Measuring and Improving the Impact of US Foreign Aid—A Look at Two Key Statutes

Over the years, US lawmakers of many stripes have embraced the value proposition of foreign assistance. While their precise motivations have varied, ensuring US international aid is transparent, accountable, and effective has been vital to this long-running bipartisan support.

Where and how US foreign assistance is spent—and to what extent programming is on track and working—is critical information for decision-makers in government and a range of other stakeholders. Foreign aid has been shown to deliver impact, but its success can hinge on how well programs are designed and implemented. The odds of success can improve where data and evidence guide programming decisions. Data can also be used to steer broader aid agency strategies, shape country partnerships, and inform decisions about resource allocation to align with policy goals. However, some work remains as reports have shown gaps in what is known about the effectiveness of current aid programs.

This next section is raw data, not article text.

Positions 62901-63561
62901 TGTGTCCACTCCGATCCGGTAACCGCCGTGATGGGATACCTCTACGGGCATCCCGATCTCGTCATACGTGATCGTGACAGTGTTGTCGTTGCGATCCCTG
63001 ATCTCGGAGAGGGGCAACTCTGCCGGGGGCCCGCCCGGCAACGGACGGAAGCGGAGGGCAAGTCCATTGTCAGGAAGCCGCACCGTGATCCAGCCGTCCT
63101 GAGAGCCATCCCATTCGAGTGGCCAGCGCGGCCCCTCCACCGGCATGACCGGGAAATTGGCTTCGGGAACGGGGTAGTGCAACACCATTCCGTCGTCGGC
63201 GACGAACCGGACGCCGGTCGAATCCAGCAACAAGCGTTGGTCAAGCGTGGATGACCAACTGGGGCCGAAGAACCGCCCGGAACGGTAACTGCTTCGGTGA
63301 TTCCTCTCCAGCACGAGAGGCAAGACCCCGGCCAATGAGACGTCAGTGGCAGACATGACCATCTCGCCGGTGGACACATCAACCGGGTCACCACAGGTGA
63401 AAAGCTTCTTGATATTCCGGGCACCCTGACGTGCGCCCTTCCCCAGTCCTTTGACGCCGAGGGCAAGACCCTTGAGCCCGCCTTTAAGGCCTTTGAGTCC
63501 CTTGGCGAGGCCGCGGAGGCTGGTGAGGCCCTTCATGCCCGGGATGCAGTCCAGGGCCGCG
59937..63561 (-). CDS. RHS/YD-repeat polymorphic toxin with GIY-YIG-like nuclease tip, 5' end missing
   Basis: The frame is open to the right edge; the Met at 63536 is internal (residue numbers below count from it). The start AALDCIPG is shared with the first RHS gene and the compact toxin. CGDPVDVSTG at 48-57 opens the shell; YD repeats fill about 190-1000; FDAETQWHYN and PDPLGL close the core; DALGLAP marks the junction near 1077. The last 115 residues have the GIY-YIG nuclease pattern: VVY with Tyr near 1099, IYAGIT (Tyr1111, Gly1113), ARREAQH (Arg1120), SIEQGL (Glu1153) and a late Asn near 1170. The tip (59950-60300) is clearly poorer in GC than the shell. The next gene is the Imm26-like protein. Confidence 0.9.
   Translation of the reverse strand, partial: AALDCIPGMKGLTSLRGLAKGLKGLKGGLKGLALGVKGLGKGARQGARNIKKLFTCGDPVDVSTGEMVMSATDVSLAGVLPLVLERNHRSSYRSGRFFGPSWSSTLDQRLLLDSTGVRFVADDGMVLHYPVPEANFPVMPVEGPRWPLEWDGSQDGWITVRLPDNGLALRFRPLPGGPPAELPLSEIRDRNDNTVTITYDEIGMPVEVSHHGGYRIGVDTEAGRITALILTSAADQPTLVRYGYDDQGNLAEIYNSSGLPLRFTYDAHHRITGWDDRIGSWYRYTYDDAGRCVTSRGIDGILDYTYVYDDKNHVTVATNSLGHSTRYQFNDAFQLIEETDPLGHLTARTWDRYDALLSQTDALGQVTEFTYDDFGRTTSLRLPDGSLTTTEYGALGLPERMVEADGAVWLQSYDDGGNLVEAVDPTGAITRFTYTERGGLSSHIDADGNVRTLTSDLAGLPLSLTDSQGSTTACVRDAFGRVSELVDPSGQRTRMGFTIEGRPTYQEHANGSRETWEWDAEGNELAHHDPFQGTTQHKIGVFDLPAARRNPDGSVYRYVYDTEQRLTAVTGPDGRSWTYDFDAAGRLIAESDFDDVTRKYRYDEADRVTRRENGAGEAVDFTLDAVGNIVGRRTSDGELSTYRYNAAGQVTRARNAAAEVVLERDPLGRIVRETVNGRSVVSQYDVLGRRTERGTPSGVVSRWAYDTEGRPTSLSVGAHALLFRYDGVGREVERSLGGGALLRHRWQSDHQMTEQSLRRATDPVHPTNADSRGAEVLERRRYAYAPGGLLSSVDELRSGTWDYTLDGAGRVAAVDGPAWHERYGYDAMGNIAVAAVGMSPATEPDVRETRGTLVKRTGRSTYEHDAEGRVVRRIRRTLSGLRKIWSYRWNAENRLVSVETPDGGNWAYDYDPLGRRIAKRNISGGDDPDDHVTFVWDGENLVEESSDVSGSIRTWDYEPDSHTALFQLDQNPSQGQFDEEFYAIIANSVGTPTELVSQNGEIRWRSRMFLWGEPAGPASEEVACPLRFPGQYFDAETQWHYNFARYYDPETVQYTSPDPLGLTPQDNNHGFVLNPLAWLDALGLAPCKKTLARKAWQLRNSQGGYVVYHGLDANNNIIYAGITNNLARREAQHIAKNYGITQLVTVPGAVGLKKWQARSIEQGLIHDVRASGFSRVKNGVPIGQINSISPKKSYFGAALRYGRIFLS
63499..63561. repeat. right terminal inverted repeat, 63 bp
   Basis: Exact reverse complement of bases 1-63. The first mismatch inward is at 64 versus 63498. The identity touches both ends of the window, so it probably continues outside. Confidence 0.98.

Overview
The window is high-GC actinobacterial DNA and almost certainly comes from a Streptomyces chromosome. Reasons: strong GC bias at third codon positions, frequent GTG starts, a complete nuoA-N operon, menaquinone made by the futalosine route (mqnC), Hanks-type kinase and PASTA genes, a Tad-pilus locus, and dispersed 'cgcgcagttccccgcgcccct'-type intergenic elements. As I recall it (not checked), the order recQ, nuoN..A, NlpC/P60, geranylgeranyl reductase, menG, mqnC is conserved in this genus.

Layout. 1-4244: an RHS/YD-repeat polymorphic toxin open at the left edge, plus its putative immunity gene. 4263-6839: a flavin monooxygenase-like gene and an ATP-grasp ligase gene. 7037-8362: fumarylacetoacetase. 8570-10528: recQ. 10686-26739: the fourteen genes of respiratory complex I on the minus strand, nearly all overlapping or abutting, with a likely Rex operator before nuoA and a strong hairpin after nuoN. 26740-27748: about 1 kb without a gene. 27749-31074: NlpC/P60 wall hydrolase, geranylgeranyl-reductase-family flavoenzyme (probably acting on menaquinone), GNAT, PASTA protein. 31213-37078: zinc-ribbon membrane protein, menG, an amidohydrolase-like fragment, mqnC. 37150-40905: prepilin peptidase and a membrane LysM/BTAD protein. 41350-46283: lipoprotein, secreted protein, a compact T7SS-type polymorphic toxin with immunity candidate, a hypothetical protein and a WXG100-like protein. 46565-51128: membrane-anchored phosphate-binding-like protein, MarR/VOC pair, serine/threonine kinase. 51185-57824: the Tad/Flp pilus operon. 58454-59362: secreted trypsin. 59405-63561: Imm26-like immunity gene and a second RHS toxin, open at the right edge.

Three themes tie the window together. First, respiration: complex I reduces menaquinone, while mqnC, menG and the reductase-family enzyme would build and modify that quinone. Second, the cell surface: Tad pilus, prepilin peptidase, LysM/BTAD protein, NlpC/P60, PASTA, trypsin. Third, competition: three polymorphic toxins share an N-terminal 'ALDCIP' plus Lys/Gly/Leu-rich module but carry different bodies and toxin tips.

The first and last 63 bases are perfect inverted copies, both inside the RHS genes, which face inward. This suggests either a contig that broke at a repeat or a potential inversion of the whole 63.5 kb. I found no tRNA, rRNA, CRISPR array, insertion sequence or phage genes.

Congress has demonstrated its interest in transparency, accountability, and effectiveness through letters, hearings, statements, spending directives, and even more pointedly through legislation. Two particular statutes stand out for their focus on the publication of accessible, timely data and the generation and use of evidence to help inform critical policy decisions—the Foreign Aid Transparency and Accountability Act (FATAA) and the Foundations for Evidence-Based Policymaking Act (The Evidence Act).

As longtime proponents of aid effectiveness, CGD and the Modernizing Foreign Assistance Network (MFAN) are teaming up to host an event focused on these statutes and their influence on US development agencies. We’re bringing together key officials to discuss where there has been important progress, what lessons have been learned, and what more can be done to measure and improve the impact of US development assistance. Read a quick refresher on these laws below and register to join the discussion on November 15.